It can be a little overwhelming carving from scratch because you don’t know where to start. What tools do you use, what kind of wood do you carve, and do you need talent?
So many questions. Let’s talk about answers.
In the Just a Few Simple Tools to be a Wood Carver article, you’ll learn the answers to all those questions and more. I’m going to break it down into a step-by-step, easy-to-do tutorial.
Don’t worry you can do this.
Let’s start out with what tools you’ll need.
Equipment: Only a few tools needed
I am going to be carving a Cottonwood Bark fairy house. I’ve chosen Cottonwood bark because it’s very easy to cut and gives the piece a bit of character in the process. Bark carving, unlike other forms of carving only, requires a few simple tools.
- 2 basic knives
- 1 small dogleg bench chisel
- 2 diamond honing plates
- 1 Leather strop and compound
- 1 Kevlar carving glove
- 1 thumb guard
- CA glue
- CA Insta-Set Accelerator
- Quilting pencil with white lead
- Cottonwood Bark
Let’s talk about each tool.
CARVING KNIVES & CHISELS:
I use two basic knives and one chisel.
A 1 1/4″ roughing knife like the one shown above.
The blade is long and thick, it’s used for roughing out the majority of the design. This knife has a sturdy wooden handle and fits in my palm nicely, giving me a good grip. Its blade is strong enough to cut through wood and bark with ease and is the primary workhorse for all my projects.
A 1/2″ mini detail knife, like the one shown above.
This very small blade is used for detailing intricate designs. This knife has a tapered wooden handle that fits into my small hand easily. Its small edge allows me to get into the smallest areas and make precise cuts.
A 2.4 mm small dogleg bench chisel, like the one shown above.
It’s used for cleaning out small spaces and scraping straight lines. This tool has an octagon-shaped wooden handle that allows for a good grip, so you can get into the places where you need a flat surface.
These plates are used to sharpen your blades. Sharpening the knife makes carving easier and safer. A dull blade does more damage than a sharp blade, if and when you slip but don’t worry about this right now, it doesn’t happen very often.
You need two diamond-encrusted sharpening plates, they are also called honing plates. You’ll want a 250-grit plate, shown below with the blue background, it’s the one on the left. You’ll also want a 400-grit plate, it’s the one in the middle with the yellow background. These two sharpening plates are around 3 1/2″ wide and around 6″ long. You’ll want a plate that is a decent size so your fingers are not too close to the blade as you sharpen it.
Here I show three plates, the red one on the right is a 600-grit plate, but you really don’t need to hone your knives to that degree at the beginning.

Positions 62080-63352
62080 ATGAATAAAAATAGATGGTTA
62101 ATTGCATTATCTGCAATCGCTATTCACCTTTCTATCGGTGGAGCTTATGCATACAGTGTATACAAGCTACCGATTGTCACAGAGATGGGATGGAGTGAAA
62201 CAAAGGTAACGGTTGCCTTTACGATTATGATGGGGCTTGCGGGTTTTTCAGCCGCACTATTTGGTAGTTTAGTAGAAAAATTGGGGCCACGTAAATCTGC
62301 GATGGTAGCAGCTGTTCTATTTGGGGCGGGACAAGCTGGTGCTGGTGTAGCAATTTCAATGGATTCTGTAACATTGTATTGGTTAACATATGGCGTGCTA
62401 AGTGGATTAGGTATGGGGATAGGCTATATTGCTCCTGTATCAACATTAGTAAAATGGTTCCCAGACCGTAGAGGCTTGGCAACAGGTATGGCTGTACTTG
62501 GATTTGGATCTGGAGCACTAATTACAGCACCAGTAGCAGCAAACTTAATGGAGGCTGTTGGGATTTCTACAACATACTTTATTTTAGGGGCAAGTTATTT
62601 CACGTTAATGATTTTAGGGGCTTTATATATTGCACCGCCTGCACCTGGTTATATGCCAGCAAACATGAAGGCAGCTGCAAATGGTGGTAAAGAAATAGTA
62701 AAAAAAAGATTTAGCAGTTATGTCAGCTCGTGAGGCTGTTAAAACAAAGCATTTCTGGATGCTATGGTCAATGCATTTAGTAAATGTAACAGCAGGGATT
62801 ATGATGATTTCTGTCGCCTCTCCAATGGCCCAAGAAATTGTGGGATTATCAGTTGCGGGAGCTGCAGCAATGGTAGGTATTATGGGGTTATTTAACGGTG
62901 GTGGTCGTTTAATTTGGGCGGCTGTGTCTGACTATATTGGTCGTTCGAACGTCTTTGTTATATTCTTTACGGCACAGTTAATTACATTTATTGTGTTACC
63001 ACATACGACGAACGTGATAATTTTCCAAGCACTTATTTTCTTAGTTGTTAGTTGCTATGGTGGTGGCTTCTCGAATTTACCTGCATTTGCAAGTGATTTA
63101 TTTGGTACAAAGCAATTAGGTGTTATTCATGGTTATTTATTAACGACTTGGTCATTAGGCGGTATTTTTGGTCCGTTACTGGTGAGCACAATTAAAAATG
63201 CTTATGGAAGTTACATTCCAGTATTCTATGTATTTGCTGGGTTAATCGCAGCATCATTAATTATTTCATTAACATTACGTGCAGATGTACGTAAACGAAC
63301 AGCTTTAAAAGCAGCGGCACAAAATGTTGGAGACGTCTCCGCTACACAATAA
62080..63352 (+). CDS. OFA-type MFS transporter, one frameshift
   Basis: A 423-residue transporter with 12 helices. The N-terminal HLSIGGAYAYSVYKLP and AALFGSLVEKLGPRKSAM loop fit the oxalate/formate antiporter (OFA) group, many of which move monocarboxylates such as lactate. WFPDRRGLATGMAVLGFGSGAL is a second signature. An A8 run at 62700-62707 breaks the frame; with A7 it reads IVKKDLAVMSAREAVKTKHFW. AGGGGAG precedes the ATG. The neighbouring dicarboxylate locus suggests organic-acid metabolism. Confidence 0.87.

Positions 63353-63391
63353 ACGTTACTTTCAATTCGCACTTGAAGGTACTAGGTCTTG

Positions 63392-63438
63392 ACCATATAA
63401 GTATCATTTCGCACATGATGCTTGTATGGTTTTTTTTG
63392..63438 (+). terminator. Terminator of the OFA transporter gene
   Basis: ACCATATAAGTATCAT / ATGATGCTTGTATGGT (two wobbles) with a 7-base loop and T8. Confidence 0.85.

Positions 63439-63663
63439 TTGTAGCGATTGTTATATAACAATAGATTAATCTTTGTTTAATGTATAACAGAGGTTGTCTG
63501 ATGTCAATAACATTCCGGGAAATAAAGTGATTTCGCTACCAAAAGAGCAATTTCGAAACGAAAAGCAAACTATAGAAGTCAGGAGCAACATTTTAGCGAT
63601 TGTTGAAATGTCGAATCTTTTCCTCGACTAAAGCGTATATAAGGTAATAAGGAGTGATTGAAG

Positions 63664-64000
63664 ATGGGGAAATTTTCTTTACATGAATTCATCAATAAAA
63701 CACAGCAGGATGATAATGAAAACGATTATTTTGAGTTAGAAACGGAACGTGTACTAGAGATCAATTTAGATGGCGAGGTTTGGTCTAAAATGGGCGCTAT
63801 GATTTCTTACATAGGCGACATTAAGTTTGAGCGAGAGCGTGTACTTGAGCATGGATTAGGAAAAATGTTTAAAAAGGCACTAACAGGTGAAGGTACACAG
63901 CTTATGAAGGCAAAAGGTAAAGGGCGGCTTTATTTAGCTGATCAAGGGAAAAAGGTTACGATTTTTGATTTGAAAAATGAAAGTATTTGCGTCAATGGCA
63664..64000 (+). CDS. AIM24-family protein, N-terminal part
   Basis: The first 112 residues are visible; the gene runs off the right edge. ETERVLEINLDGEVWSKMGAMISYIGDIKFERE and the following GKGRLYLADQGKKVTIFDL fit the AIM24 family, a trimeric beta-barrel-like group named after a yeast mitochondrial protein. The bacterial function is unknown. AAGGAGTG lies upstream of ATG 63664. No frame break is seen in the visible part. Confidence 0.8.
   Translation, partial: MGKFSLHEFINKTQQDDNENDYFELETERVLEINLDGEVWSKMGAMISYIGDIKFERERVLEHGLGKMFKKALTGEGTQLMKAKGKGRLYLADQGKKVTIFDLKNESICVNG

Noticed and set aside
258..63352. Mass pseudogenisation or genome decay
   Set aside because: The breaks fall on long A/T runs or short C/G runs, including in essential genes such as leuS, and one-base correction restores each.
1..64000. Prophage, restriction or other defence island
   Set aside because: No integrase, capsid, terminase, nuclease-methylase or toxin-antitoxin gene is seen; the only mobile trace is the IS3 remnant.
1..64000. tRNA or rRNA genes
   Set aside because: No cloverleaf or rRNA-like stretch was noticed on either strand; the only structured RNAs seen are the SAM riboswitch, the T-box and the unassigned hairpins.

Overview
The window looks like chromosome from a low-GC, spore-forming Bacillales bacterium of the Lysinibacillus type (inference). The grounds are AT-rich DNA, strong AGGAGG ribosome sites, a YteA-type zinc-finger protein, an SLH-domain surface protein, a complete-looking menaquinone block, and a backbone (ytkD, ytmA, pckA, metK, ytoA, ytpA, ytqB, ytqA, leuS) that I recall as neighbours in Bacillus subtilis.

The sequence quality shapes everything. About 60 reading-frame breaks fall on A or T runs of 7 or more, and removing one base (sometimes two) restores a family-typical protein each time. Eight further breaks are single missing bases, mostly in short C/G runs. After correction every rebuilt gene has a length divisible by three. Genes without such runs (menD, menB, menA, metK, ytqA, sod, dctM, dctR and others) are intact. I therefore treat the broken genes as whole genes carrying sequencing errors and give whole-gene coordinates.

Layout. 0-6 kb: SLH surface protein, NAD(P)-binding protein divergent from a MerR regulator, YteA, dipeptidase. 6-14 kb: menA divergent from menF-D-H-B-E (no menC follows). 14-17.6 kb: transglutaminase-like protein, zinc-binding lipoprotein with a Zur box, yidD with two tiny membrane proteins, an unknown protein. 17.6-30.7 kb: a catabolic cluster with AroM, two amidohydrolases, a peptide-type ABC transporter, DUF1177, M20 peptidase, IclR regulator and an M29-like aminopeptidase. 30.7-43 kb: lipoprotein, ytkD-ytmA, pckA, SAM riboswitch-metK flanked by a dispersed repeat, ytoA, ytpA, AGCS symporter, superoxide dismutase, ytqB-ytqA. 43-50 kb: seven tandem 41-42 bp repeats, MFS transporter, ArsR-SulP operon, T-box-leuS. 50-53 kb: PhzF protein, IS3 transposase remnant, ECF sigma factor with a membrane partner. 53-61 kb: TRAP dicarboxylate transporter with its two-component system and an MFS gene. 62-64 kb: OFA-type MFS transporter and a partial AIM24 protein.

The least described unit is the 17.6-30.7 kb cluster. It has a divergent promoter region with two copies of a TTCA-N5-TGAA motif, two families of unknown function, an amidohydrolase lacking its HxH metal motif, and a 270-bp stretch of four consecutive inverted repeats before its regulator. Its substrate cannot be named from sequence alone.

I’ll go over how to use these plates in another article.
I use a wooden base strop with a soft leather cover over the top. This is used for taking the burs off your blade after sharpening and cleaning up the edge to give a smooth clean-cutting surface.
I’ll discuss how a strop is used in another article.
Compounds are used on the strop to help the blade glide over its surface easily without destroying the leather. They come in two forms, a powder, and a stick. Either one works fine.
I want to point out that the pink powder in the picture above is called Blue Velvet compound, even though it’s a pink color. This compound used to be blue when the company first started out, but since then they have added many colors to their line. The yellow stick compound is the form most companies sell, but I prefer to use the powder instead.
I’ll discuss these in more detail in the next article.
Gloves are used to protect your hands from cuts and scrapes while carving. Most of them contain a Kevlar material that is woven into it. Kevlar is a metal that is now used in all shark suites, so you can understand why it’s relied on for this.
I use this Kevlar carving glove to protect my hands from cuts.
This is a must-have item. If you can’t do it safely, then you shouldn’t be doing it at all!
These gloves feature a rubber-dotted pattern across the palm and fingers, as shown in the picture above. This increases your grip on the wood. Kevlar gloves give great protection from cuts but offer minimal protection from stabs, so be careful.
Wear the glove on the hand you’re holding the piece of wood with, not the hand you’re using the knife with.
The picture above shows the backside of the glove. It’s made of a lightweight Kevlar knit material with a ribbed wristband for comfort.
I’ll discuss different kinds of safety gloves in another article.